Installation Technician Tri-Mech Inc. is a mechanical company specializing in Gas Fitting, Hydronic Heating, Heat pumps and Boiler System Installation and Service, and High Pressure Cleaning Systems. We service Agricultural, light commercial and residential systems. We are currently seeking A qualified tech or an apprentice. Qualification in Gas Fitting, Refrigeration, Air-conditioning, sheet-metal, or plumbing would also be an asset. Applicants should be able to work with minimal supervision, have good customer relation skills, and be willing to be on-call for emergency service on a rotating schedule with other team members. Applicants are invited to submit a letter of application or resume by fax to 519-638-3342, or by email to sales@trimech.ca

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FOR RENT MO OREFIELD 2 BEDROOM apartment, available September 1st $650.00/ month. Includes utilities. Laundry machines available. Phone 519-638-2486 or 519638-3054. FOR LEASE: 14 Wellington St., Drayton. Great retail/ commercial or light manufacturing, 1400 sq.ft. available immed. $700/mo+ utilities. 519-638-5123. AVAILABLE IMMED. - 2 bedroom apt. in Drayton for rent, $500/mo+ utilities. Call 519-638-5123.

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PAGE EIGHT The Community News, Friday, September 9, 2011

Mapleton Musings Column courtesy of Mapleton Historical Society Ontario Public Schools in 1900 Recently an attendance record for Ontario Public Schools, printed in 1899, and used to record the attendance at School Section #6, Maryborough Township, was donated to the Mapleton Historical Society. It was printed in Toronto for the Department of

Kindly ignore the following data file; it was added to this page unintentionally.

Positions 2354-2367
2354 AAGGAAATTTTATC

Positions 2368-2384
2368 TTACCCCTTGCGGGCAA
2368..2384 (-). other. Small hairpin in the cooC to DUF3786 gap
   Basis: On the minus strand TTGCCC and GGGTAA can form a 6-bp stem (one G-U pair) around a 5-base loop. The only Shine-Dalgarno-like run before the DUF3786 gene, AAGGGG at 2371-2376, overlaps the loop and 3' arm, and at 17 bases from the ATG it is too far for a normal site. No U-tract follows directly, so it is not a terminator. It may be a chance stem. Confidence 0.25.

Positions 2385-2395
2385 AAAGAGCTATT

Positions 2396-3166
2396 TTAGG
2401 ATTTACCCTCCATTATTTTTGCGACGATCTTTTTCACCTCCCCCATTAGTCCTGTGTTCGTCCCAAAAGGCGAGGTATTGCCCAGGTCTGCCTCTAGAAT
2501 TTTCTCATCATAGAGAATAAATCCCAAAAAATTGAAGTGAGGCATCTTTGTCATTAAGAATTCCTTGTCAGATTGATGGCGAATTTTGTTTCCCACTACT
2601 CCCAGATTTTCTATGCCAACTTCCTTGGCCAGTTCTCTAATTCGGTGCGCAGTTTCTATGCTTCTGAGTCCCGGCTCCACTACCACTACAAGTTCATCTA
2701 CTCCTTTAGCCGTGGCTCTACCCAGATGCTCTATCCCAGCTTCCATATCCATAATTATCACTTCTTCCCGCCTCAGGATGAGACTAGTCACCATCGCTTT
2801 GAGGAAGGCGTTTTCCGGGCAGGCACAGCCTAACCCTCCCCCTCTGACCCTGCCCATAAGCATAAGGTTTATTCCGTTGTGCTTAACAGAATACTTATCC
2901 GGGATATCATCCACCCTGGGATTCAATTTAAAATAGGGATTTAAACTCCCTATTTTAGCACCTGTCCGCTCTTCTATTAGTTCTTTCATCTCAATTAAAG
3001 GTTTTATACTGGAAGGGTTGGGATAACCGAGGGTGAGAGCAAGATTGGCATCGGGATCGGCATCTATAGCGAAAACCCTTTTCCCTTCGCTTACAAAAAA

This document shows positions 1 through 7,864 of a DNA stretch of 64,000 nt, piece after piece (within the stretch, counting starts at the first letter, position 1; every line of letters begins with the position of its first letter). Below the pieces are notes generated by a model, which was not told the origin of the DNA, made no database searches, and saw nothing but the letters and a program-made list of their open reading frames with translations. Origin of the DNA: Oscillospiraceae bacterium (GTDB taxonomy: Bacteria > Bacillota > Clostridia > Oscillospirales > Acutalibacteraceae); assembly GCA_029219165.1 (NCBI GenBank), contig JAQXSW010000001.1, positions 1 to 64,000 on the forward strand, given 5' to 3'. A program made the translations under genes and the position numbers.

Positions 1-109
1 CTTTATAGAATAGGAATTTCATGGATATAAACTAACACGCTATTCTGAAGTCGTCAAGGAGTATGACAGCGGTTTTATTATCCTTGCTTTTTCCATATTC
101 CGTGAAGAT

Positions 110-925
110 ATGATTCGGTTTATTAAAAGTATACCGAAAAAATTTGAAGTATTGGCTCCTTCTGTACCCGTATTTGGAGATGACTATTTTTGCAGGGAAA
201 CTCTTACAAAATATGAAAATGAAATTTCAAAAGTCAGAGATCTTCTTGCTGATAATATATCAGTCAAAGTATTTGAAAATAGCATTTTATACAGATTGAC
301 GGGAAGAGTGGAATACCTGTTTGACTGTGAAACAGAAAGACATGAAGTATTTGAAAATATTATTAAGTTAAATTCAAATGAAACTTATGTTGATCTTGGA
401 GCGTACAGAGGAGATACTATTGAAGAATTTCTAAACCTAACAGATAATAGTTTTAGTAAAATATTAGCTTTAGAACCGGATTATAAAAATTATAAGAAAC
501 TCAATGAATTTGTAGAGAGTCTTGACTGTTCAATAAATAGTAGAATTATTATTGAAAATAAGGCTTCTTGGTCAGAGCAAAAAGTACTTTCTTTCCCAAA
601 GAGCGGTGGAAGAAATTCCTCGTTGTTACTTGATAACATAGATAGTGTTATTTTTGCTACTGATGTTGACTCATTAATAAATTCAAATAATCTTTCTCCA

Education of Ontario. The card-stock cover was used to print general instructions to the trustees, teachers and inspectors, the program of studies for public schools, a list of textbooks authorized for the use of public schools, school terms and organization, and duties of pupils. The first page gives explicit instructions about religious

instruction in the schools. In the general instructions it is stated the teacher shall keep attendance records without extra remuneration; the trustees shall submit the annual meeting report and the attendance report not later than Jan. 15; the inspector shall determine the average attendance and apportion the government grant to each school under his jurisdiction, but only to those schools where the trustees and teacher have complied with the requirements of the law. Children from a rural school area attending school in an adjoining city, town or incorporated village were to have their attendance recorded to the (rural) school to which they belonged. This rule applied well into the 1940s. My maternal grandmoth-

er felt the two mile walk to Bosworth School, from Lot 1 on the 12th Line, was too long for me when I started grade one at age six, especially as there were no other children of school age among our neighbours to share the walk. She persuaded my parents that I should attend school in Drayton. I was devastated one day when called to the principal’s office and told I could no longer attend Drayton School. What an uproar that caused in the family. I never did find out how the grant and school tax apportionment question was resolved, but after a day I was back in class in Drayton. The program of studies section listed the subjects to be taught for each class. Subjects for 1st form were reading, spelling and writing, English literature and lan-